The New NAFTA: Patent Changes Under the United States-Mexico-Canada Agreement

Mexico, the United States and Canada have agreed on the text of a new trade agreement, known as the United States-Mexico-Canada Agreement (“USMCA”), to replace NAFTA. The USMCA remains subject to final review, but the full text of the agreement is now available online.

Chapter 20 of the USMCA addresses intellectual property. The chapter is substantially longer and more detailed than the predecessor intellectual property chapter in NAFTA, a copy of which can be found here.

There are a number of changes affecting patent law. The main changes are as follows.

The USMCA allows countries to revoke patents in additional circumstances. NAFTA permitted a party to revoke a patent only on grounds that would have justified refusal to grant the patent or where the grant of a compulsory license has not remedied the lack of exploitation of the patent. The USMCA further permits parties to revoke, nullify or hold a patent unenforceable for “fraud, misrepresentation or inequitable conduct” (Art. 20.F.3)

The USMCA states (Art. 20.F.6) that each party (i.e. signatory country) shall provide a patent applicant with at least one opportunity to make amendments, corrections and observations in connection with its application (with the proviso that a party may provide that such amendments or corrections shall not exceed the scope of the disclosure of the invention, as of the filing date). This language was not in NAFTA.

NAFTA permitted parties to provide patent term adjustments for delays. These adjustments are now mandatory under the USMCA . An applicant will be permitted to request (and such requests must be honoured) adjustments to the term of a patent to compensate for “unreasonable delays” in patent approval process. An unreasonable delay is one where a patent does not issue until at least five years after the date of filing or three years after a request for examination of the application has been made, whichever is later. Certain delays, such as those attributable to the applicant, can be excluded from the delay period (Art. 20.F.9). Canada does not presently have patent term adjustments so this is a significant change.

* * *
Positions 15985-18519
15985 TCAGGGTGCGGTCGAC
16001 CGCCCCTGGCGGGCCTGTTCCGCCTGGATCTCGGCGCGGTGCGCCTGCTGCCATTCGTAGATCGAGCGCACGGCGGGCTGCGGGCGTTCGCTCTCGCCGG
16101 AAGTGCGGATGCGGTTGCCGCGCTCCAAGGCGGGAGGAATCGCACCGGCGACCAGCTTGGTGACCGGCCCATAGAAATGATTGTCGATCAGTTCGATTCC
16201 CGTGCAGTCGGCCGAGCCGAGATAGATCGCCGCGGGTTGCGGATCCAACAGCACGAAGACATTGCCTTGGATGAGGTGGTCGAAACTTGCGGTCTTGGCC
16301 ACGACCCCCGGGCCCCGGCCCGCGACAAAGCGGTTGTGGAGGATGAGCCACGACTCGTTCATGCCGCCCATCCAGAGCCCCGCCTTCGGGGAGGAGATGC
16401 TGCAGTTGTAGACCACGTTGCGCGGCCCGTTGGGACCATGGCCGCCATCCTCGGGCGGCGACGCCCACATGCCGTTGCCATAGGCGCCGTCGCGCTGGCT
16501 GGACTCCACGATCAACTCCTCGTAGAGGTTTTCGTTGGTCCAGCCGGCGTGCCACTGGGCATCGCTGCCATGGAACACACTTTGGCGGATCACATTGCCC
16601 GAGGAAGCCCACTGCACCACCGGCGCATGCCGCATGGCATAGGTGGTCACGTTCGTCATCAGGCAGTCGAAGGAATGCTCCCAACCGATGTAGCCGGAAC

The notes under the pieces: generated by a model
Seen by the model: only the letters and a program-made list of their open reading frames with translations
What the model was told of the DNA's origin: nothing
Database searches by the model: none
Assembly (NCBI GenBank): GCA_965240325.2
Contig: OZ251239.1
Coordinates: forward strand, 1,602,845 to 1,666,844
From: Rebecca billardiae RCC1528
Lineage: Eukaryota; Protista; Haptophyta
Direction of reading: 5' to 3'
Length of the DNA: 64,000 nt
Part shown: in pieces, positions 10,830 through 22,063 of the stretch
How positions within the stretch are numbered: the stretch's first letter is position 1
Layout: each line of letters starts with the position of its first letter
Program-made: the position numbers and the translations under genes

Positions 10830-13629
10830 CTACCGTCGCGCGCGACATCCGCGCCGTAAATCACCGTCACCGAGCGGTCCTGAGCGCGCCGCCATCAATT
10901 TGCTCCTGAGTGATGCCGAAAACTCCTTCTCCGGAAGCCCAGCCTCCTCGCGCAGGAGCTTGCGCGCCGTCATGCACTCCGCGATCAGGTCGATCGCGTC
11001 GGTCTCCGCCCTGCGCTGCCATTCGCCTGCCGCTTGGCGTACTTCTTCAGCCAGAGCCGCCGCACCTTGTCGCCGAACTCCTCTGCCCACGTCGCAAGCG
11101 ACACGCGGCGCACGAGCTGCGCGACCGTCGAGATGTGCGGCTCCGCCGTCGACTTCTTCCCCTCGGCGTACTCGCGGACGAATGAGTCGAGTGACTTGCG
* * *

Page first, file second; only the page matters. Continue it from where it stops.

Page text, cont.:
The USMCA also mandates a patent term extension, or alternatively a period of additional sui generis protection, for pharmaceutical products where there is unreasonable curtailment of the effective patent term as a result of the marketing approval process by the governing regulatory body (Art, 20.F.11(2)). We do not anticipate that this will have a major impact in Canada, since there are already certificates of supplemental protection available in relation to pharmaceutical products.

NAFTA previously provided that parties could exclude “plants” from being patentable. The USMCA confirms this exclusion but clarifies that “patents are available at least for inventions that are derived from plants” (Art. 20.F.1(4)).

Data Protection

The USMCA retains the data protection provision with respect to new pharmaceutical products (at a minimum of 5 years) but adds a new requirement to provide at least 3 years data protection in relation to new indications, formulations or methods of administration of a previously approved product (Art. 20.F.13(2)). This additional 3 year exclusivity requirement should not affect Canada, however, since it does not apply where a country gives at least 8 years of protection, as Canada already does.

The USMCA has a section dedicated to biologics. Of note, it provides that data protection for biologics shall be at least ten years from the date of first marketing approval (Art. 20.F.14(1)), which is greater than the 8 year data exclusivity currently provided for innovative biologic drugs. Canada is required to implement this change within five years after the USMCA comes into force.